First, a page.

Neutrophil-driven mucosal dysfunction in SIV/malaria co-infection

Project: Research project

Project Details

Description

PROJECT SUMMARY/ABSTRACT With more than 37 million people living with HIV (PLWH) and an additional 1.7 million new infections per year, HIV remains one of the world?s most devastating diseases. Moreover, in 2018, infection with malaria was reported to have reached 228 million cases worldwide and to have caused over 405,000 deaths. Although advances have been made in reducing the incidence of both HIV and malaria, the risk of infection with either disease is still great, especially in resource-limited countries. Importantly, as HIV and malaria are endemic to similar areas, the geographical overlap constitutes a great risk for co-infection, fueling the transmission and pathogenesis of both diseases. HIV and malaria have each been shown to cause gastrointestinal (GI) pathologies, including disruption of the epithelial barrier and elevated microbial translocation. These disease characteristics are highly associated with risk of morbidity and mortality; however, the underlying biological mechanisms by which they occur remain unclear. Previous work suggested that inflammatory neutrophils accumulate, are hyperactivated, and have prolonged survival capabilities in the GI tract during SIV/HIV infection. Additionally, prior studies demonstrated that alterations in neutrophil function associates with malaria pathogenesis. However, the role of neutrophils in mucosal dysfunction and risk for morbidity and mortality in the context of HIV/malaria co-infection has not been established. Our global hypothesis is that malaria co-infection of SIV-infected rhesus macaques will result in increased neutrophil accumulation and hyperactivity in the GI tract, which will lead to elevated immune activation, epithelial barrier dysfunction and microbial translocation. In the proposed project, we aim to longitudinally assess neutrophil kinetics and function throughout malaria infection of SIV-infected rhesus macaques. Additionally, we will characterize the role of neutrophils in exacerbated mucosal immune activation, barrier integrity, and microbial translocation in SIV/malaria co-infected macaques. Finally, we will utilize in vitro co-culture systems to investigate the use of neutrophil targeting strategies to limit inflammatory responses and restore barrier integrity. In sum, these studies will generate critical knowledge of the impact of malaria co-infection on SIV-associated immune dysfunction. Moreover, these experiments will lay the groundwork for future pre-clinical and clinical studies targeting neutrophils to reduce intestinal inflammation and restore mucosal homeostasis. Ultimately, the successful completion of this project will propel the development of more effective therapies for use in resource-limited settings, where the burden of HIV and malaria are greatest.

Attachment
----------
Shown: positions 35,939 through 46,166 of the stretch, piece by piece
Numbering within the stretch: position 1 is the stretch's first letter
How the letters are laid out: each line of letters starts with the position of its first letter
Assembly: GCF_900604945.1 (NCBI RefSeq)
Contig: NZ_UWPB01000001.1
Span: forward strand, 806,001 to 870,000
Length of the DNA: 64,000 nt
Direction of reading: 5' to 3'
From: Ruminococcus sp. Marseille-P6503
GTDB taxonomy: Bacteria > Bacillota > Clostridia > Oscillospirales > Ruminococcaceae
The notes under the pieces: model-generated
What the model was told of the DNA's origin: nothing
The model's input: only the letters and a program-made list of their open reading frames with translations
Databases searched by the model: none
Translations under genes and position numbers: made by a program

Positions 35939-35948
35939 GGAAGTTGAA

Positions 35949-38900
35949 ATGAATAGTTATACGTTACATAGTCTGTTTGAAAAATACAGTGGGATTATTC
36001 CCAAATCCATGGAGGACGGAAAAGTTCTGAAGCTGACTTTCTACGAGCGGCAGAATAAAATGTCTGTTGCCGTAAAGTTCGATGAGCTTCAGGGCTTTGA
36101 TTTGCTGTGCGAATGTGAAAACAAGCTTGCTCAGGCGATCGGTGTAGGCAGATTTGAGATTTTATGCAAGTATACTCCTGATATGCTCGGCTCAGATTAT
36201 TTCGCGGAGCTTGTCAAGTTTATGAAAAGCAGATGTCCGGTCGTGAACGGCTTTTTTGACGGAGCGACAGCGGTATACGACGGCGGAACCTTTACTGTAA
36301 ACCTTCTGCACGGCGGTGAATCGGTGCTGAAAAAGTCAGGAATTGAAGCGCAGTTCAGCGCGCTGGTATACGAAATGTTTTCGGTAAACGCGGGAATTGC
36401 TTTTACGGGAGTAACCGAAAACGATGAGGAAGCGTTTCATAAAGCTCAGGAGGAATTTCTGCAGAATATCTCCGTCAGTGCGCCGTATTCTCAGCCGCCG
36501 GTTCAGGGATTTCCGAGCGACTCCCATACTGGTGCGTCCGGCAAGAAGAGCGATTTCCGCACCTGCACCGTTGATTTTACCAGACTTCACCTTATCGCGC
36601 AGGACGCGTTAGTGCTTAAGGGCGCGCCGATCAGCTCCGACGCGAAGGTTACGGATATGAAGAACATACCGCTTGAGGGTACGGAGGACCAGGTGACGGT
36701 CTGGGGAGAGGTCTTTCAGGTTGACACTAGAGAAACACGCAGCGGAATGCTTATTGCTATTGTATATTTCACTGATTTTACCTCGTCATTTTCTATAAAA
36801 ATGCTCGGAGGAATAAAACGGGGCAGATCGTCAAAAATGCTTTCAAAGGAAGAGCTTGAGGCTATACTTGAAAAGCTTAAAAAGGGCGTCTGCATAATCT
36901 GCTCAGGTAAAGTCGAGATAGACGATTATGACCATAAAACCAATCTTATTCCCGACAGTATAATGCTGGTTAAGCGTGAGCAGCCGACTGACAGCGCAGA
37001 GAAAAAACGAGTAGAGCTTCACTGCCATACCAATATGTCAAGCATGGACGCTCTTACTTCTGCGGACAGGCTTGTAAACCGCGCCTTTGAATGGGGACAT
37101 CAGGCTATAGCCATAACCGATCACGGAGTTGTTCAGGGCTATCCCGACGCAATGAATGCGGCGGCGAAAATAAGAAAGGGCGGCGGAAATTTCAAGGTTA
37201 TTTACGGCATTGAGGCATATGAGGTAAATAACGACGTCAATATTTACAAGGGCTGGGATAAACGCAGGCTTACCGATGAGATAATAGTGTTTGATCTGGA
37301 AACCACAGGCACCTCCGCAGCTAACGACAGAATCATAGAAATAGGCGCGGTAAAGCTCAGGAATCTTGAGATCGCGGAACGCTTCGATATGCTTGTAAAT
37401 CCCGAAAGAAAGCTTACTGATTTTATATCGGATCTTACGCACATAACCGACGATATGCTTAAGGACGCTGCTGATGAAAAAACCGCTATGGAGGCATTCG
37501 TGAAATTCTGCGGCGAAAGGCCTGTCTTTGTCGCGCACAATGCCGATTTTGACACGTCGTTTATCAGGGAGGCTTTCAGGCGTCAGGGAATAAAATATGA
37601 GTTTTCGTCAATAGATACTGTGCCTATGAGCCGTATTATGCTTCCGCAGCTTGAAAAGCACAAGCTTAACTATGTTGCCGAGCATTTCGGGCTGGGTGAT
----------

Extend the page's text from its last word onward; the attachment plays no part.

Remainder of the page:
StatusActive
Effective start/end date4/1/211/31/22

Funding

  • NIH Office of the Director: $340,000.00

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